A Series of Unfortunate Headlines and a Disappointing Movie

I travelled to Rajasthan, land of the glorious kings and queens of Indian history, in December 2016. I absolutely fell in love with the city of Udaipur. The sheer gorgeousness of the architecture of not just the palaces but also the city, in general, was mesmerising. I still can’t get over the beautiful boat ride in Lake Pichola and the cup of tea, that I sipped relaxingly in the splendidly beautiful Island Jag Mandir Hotel on the lake.

My itinerary also happened to include Chittorgarh. I was highly unaware of the history of the Chittorgarh palace at that time. The big revelation for me was that the scene in Yeh Jawani Hai Deewani where Naina and Bunny are supposedly chilling and talking philosophically about never ever having enough time to experience all that the world has to offer, was that the scene wasn’t shot at Sajjangarh, another beautiful palace, like it was implied in the movie, but actually at Chittorgarh!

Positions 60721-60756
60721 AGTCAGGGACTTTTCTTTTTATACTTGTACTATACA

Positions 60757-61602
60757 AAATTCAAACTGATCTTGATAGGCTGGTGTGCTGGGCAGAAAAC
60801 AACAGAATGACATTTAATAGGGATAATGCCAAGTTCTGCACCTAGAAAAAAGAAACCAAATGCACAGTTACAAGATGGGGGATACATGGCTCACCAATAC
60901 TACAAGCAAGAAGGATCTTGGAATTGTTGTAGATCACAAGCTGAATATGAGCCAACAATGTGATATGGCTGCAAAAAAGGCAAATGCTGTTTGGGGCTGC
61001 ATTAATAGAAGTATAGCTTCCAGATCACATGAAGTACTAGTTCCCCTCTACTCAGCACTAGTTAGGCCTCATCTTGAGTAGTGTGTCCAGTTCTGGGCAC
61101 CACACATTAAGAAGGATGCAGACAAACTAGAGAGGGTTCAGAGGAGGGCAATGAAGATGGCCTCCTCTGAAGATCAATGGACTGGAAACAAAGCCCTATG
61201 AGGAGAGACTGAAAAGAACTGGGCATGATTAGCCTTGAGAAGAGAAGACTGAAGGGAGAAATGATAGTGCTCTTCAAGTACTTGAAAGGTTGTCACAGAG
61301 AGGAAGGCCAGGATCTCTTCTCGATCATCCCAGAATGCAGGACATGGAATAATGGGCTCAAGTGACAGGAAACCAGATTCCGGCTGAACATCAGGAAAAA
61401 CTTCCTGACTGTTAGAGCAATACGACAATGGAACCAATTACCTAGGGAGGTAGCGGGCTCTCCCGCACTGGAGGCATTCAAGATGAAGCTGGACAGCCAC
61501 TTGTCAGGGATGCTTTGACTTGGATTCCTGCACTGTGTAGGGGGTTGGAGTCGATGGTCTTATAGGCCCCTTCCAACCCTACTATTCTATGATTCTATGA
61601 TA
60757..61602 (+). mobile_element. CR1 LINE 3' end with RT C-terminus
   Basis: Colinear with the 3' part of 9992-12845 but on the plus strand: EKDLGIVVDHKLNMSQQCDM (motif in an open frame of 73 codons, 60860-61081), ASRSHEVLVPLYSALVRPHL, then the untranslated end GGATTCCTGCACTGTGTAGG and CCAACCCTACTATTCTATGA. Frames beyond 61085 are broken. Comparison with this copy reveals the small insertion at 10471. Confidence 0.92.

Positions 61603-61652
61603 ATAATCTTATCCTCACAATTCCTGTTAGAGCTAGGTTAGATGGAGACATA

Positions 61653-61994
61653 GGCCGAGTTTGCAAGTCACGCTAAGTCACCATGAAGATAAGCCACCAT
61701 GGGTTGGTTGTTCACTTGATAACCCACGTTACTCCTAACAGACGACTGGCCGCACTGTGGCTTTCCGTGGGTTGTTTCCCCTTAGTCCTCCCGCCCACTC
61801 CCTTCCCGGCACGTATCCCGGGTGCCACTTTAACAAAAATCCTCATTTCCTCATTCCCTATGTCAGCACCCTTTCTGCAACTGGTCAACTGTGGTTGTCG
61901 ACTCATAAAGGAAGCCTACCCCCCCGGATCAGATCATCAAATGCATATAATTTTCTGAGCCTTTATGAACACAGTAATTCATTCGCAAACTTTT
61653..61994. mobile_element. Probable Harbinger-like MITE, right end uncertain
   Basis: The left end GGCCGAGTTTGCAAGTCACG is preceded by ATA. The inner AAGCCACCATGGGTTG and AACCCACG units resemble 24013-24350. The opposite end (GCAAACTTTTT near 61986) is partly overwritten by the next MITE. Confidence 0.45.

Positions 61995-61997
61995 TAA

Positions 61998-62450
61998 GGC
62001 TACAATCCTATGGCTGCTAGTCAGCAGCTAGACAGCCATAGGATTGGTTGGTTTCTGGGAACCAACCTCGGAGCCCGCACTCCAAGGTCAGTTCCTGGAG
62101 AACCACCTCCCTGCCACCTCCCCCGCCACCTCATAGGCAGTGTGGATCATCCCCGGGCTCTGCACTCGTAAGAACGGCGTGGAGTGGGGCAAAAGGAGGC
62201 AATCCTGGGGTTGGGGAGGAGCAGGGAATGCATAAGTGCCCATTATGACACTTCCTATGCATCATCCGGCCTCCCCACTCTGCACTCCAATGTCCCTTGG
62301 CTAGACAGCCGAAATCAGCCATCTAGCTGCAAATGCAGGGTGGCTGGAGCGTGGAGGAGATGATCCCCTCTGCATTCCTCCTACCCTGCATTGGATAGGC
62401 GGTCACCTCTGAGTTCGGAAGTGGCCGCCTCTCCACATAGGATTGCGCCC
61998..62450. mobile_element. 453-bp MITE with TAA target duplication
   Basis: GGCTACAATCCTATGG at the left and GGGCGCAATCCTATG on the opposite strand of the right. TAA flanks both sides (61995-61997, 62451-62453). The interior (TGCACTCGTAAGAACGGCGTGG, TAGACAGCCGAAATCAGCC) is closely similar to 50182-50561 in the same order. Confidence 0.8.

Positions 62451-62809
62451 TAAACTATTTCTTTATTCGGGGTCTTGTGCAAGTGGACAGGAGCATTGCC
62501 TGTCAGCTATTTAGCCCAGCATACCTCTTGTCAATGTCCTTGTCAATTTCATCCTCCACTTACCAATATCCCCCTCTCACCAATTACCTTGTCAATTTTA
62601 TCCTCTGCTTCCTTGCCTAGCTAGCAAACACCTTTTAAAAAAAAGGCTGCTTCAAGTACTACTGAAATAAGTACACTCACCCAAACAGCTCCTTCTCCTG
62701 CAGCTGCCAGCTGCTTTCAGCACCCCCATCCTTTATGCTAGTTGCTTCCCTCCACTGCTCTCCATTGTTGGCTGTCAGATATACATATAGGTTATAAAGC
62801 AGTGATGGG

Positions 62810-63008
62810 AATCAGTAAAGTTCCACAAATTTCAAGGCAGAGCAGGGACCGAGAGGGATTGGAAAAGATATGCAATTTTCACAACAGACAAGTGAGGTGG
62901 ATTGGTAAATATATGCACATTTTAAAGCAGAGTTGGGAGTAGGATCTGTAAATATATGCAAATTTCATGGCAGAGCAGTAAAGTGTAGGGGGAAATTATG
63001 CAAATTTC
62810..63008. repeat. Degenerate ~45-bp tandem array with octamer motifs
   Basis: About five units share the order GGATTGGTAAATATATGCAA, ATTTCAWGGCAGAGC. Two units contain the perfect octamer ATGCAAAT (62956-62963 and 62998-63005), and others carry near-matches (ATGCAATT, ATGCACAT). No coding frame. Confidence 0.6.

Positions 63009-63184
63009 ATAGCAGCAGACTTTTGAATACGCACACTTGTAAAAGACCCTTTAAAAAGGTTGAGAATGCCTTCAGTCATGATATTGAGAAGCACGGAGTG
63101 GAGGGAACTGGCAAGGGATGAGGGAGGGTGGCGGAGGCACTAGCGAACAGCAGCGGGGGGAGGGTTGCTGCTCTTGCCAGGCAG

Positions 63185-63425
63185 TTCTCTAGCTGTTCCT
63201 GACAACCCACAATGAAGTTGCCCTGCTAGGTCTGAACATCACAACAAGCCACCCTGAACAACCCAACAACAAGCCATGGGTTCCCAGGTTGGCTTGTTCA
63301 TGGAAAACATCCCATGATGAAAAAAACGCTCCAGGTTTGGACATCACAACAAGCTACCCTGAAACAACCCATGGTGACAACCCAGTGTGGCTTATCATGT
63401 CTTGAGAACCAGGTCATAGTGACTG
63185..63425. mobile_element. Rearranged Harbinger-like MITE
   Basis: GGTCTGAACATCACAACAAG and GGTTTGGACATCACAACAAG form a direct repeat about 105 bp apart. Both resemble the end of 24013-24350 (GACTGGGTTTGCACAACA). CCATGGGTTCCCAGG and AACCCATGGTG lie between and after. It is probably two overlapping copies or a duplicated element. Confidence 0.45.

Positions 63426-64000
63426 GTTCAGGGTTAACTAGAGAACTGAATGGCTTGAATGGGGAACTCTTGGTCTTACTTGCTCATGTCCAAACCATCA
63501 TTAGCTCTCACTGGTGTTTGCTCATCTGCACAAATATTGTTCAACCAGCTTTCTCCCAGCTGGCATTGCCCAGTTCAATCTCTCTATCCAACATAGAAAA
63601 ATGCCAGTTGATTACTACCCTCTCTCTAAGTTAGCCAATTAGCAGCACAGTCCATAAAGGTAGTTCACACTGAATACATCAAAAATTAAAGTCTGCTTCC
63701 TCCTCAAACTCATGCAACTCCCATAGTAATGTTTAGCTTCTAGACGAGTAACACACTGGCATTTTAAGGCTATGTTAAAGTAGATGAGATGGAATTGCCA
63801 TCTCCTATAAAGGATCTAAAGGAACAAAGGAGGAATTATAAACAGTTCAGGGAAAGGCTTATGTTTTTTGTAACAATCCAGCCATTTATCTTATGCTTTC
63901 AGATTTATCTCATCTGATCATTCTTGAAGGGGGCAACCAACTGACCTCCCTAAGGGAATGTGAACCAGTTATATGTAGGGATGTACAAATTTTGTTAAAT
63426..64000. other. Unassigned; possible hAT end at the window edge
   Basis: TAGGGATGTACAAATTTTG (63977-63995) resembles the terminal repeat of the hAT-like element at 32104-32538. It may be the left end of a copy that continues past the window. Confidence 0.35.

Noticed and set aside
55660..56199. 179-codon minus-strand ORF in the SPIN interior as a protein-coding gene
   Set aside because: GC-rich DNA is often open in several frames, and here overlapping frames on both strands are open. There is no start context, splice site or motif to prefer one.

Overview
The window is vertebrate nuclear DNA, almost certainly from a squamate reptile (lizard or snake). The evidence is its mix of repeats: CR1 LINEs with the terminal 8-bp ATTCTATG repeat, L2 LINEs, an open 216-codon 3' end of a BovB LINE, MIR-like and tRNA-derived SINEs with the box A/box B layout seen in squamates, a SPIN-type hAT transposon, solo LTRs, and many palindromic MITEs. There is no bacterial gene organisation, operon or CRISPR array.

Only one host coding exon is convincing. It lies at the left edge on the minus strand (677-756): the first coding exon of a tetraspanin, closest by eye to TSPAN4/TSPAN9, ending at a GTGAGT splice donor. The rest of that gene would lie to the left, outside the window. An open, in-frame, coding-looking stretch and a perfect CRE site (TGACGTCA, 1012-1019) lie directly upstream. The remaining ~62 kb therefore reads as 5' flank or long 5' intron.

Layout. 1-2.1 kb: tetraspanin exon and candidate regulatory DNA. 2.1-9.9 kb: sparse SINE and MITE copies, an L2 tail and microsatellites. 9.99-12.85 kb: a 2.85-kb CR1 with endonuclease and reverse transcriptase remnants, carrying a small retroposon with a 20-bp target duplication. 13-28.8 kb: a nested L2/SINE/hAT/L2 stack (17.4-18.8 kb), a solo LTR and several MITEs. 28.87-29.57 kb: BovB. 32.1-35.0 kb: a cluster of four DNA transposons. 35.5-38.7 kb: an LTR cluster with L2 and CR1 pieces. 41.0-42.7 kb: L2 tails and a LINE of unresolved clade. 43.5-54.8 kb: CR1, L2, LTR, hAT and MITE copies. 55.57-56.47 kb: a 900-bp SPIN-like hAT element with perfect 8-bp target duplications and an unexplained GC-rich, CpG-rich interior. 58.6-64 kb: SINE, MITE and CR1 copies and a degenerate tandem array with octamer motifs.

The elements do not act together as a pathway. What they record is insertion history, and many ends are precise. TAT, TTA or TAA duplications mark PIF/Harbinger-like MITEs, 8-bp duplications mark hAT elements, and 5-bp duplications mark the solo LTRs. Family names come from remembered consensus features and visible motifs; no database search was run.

My friend educated me on the lore of Padmavati and her sacrifice. Being a movie buff, my mind connected the dots and I remembered reading about Deepika-Ranveer’s movie to be directed by Sanjay Leela Bhansali. The movie shooting was going on in Jaipur at Jaigarh that very month.

I came back home with memories of a lifetime and a resolve that I would definitely visit Udaipur again in my life, with a bigger budget of course. And I believe that was the time, when the noise against this movie Padmavati, which has grown so much louder over the last year, began.